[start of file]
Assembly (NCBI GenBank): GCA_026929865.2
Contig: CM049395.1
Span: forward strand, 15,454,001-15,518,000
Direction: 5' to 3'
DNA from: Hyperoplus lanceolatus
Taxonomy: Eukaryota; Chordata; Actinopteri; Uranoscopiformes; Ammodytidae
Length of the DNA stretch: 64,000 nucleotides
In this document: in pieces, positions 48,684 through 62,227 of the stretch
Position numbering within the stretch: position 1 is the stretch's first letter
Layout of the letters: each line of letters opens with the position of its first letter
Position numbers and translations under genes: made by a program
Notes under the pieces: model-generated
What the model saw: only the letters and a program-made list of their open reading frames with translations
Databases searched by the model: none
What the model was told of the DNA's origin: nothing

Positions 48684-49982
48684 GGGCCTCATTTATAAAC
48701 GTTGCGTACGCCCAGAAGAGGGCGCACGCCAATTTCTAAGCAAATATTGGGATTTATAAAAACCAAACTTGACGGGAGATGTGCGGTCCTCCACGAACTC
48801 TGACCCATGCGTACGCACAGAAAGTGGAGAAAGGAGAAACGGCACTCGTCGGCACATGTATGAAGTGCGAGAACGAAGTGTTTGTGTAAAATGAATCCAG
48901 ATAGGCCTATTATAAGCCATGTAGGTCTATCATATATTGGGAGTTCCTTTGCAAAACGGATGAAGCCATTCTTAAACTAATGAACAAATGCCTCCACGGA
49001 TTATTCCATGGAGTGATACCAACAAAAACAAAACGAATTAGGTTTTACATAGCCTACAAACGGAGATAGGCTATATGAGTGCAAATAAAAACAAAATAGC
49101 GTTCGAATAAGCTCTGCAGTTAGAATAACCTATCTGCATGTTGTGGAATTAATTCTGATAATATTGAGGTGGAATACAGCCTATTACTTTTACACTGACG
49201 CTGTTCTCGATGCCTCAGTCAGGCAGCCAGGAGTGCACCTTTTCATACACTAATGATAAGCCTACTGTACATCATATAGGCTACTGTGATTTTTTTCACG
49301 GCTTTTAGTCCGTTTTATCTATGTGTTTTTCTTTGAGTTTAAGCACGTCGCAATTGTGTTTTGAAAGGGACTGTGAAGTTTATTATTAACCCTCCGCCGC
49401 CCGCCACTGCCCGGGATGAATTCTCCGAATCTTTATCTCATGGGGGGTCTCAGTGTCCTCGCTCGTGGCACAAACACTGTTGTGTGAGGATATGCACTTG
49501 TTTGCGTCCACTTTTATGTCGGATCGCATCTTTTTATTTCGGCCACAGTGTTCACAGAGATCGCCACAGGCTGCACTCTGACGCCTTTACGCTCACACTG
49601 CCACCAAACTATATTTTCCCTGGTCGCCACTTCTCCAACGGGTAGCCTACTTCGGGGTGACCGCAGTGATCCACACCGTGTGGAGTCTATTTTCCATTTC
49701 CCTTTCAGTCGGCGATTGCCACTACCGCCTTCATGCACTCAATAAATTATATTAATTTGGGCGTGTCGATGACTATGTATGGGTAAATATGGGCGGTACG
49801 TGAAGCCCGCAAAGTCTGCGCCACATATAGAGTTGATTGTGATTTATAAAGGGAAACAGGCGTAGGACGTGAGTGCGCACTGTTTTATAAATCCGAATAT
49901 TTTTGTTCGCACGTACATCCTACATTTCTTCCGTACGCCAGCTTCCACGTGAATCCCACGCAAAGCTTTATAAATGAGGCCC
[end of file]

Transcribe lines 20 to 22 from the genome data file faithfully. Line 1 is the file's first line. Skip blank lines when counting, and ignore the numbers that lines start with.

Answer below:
48901 ATAGGCCTATTATAAGCCATGTAGGTCTATCATATATTGGGAGTTCCTTTGCAAAACGGATGAAGCCATTCTTAAACTAATGAACAAATGCCTCCACGGA
49001 TTATTCCATGGAGTGATACCAACAAAAACAAAACGAATTAGGTTTTACATAGCCTACAAACGGAGATAGGCTATATGAGTGCAAATAAAAACAAAATAGC
49101 GTTCGAATAAGCTCTGCAGTTAGAATAACCTATCTGCATGTTGTGGAATTAATTCTGATAATATTGAGGTGGAATACAGCCTATTACTTTTACACTGACG